This book was recommended to me originally by my Yoda, my o captain my captain, and part of what enamoured me was just that: the sensation of 'assigned reading'. I often miss being in the classroom in the role of a student and reading something completely foreign, of feeling my mind creak, of feeling someone else's passion for the ideas seep through your skin. I also genuinely enjoyed the central tenets of the book, though I also needed to remember the pre-post-modern writing context and I think ...more
Dan Slimmon
This book packed a lot of ideas into my mind, which expanded and stretched my mind, ultimately blowing my mind. It'll take me a long time to digest these ideas, which I found palatable but very chewy. ...more
Nov 06, 2015 rated it it was ok
Soul crushingly boring and repetitive.
Tiago Faleiro
Aug 01, 2020 rated it it was amazing
Shelves: philosophy, owned
This book was fantastic. I was already very intrigued by metaphor, especially as I learned more about religious symbolism and started seeing it everywhere. I was looking to dig into the topic and this was perfect.

First of all, metaphors aren't specific instances of language. If you think of something metaphorically, you may think of something like poetry. But metaphor goes deeper than that, it really is entrenched in language in a way that you can't easily see.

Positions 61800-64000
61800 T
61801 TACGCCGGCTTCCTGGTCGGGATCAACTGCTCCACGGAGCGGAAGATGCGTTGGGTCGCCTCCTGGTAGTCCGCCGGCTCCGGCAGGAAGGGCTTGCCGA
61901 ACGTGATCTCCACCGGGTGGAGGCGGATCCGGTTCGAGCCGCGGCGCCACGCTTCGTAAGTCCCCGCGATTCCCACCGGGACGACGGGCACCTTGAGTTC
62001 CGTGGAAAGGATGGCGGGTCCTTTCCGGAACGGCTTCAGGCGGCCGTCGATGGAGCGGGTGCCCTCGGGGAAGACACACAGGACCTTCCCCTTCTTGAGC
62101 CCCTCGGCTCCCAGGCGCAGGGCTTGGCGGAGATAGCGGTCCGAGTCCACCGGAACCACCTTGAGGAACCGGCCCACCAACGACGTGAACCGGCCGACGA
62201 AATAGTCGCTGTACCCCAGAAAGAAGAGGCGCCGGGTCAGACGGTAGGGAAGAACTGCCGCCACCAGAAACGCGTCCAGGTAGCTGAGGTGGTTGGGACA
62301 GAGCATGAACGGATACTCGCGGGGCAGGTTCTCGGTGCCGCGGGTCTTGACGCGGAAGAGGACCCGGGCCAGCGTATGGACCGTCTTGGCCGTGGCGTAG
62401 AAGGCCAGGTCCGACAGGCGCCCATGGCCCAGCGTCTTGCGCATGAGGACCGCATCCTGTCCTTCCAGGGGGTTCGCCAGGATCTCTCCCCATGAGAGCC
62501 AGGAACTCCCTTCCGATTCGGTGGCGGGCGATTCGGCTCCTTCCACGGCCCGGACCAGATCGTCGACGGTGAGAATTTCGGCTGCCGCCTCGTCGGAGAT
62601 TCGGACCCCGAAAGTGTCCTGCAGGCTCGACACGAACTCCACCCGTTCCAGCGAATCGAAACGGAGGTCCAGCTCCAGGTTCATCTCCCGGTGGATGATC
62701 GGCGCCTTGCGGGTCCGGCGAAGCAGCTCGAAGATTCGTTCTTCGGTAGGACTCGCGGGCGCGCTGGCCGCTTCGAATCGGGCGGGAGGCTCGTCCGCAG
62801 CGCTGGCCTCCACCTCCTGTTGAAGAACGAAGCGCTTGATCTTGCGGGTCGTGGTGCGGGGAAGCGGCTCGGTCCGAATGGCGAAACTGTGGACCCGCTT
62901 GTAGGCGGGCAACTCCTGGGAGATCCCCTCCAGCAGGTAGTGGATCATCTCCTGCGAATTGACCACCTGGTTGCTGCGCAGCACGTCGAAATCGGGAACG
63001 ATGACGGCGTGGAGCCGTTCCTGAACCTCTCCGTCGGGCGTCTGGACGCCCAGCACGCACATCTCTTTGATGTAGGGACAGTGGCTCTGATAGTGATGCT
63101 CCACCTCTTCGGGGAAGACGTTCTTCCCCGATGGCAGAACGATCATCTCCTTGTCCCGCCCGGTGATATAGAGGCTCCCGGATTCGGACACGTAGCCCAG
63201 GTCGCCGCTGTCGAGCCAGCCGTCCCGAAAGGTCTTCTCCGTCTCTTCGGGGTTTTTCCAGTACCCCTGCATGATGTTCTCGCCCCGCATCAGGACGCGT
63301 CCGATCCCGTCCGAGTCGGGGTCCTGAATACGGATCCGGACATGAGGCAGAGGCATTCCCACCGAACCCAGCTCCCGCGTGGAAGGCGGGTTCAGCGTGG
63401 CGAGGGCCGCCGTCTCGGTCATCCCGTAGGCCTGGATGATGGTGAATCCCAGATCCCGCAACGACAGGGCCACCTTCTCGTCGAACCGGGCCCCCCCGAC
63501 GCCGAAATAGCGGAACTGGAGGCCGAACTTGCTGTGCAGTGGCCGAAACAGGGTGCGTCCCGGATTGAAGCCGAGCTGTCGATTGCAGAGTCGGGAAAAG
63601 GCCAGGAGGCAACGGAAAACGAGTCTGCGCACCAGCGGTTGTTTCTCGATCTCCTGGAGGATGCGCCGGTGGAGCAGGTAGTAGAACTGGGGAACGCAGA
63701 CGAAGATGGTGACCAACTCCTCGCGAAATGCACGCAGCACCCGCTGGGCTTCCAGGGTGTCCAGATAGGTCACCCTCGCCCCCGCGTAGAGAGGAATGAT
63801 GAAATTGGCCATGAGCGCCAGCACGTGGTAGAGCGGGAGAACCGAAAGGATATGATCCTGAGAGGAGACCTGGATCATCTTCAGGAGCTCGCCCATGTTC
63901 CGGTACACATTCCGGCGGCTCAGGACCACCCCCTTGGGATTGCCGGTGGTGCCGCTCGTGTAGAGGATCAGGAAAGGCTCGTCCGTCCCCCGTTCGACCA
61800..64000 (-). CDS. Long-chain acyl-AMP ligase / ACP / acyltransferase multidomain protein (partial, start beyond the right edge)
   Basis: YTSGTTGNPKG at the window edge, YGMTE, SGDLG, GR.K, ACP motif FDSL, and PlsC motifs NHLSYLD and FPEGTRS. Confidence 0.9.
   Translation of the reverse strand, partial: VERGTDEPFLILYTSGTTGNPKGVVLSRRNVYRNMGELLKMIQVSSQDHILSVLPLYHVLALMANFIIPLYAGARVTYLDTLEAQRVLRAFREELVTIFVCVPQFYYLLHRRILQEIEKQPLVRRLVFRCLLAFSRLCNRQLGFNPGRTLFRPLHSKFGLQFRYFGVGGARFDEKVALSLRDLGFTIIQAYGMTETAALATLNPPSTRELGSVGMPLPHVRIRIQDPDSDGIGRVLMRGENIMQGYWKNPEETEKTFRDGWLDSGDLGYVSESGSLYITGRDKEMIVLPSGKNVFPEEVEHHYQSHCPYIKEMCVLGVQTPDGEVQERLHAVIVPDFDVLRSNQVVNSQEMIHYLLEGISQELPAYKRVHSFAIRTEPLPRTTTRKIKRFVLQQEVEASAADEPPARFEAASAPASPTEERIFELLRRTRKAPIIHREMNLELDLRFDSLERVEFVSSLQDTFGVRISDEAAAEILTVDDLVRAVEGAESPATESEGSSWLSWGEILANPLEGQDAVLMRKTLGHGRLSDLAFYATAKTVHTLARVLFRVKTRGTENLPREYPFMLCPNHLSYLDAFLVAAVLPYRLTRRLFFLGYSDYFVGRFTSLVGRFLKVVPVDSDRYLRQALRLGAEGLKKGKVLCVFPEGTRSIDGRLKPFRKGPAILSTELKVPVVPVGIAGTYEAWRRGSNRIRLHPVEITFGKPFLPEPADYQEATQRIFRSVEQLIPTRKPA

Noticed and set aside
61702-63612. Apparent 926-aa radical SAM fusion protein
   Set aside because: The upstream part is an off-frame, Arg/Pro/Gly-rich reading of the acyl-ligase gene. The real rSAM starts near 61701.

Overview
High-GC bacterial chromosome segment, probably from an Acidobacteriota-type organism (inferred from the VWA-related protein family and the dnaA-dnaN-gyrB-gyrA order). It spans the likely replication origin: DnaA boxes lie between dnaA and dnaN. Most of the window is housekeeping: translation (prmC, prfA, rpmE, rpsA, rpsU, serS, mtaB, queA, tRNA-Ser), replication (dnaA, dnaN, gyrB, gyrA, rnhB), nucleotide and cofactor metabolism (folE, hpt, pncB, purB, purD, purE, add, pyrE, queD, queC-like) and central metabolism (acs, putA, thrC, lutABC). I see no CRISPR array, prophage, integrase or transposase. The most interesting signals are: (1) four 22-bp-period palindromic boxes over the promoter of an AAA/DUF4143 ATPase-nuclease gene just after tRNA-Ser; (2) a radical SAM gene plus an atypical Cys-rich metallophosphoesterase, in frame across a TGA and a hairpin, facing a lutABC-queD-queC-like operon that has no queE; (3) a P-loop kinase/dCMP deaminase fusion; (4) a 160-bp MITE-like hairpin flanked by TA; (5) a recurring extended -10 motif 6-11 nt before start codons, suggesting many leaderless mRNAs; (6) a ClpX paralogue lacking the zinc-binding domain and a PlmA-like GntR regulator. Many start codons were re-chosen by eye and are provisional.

And not only is language full of me
Mar 19, 2012 rated it really liked it
The basic idea argued by Lakoff and Johnson (L&J) in Metaphors We Live By is that most, if not all, of our reasoning about abstract concepts is done through metaphors. These metaphors conceptually link the domain of abstract concepts to the domain of concepts that are closer to our everyday bodily experiences. This link allows us to determine the logical entailments in the more abstract domain by comparison to the cause and effect relationships in the concrete domain of how we physically interac ...more